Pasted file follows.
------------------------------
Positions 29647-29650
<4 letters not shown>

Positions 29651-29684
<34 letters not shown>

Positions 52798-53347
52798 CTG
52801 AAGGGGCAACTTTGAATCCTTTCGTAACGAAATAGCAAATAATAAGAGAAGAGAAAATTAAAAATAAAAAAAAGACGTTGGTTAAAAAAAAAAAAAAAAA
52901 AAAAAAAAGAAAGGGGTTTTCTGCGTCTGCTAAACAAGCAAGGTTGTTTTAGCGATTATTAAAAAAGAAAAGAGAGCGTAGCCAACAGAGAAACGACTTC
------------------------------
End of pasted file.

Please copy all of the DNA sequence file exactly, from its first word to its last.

Positions 29647-29650
<4 letters not shown>

Positions 29651-29684
<34 letters not shown>

Positions 52798-53347
52798 CTG
52801 AAGGGGCAACTTTGAATCCTTTCGTAACGAAATAGCAAATAATAAGAGAAGAGAAAATTAAAAATAAAAAAAAGACGTTGGTTAAAAAAAAAAAAAAAAA
52901 AAAAAAAAGAAAGGGGTTTTCTGCGTCTGCTAAACAAGCAAGGTTGTTTTAGCGATTATTAAAAAAGAAAAGAGAGCGTAGCCAACAGAGAAACGACTTC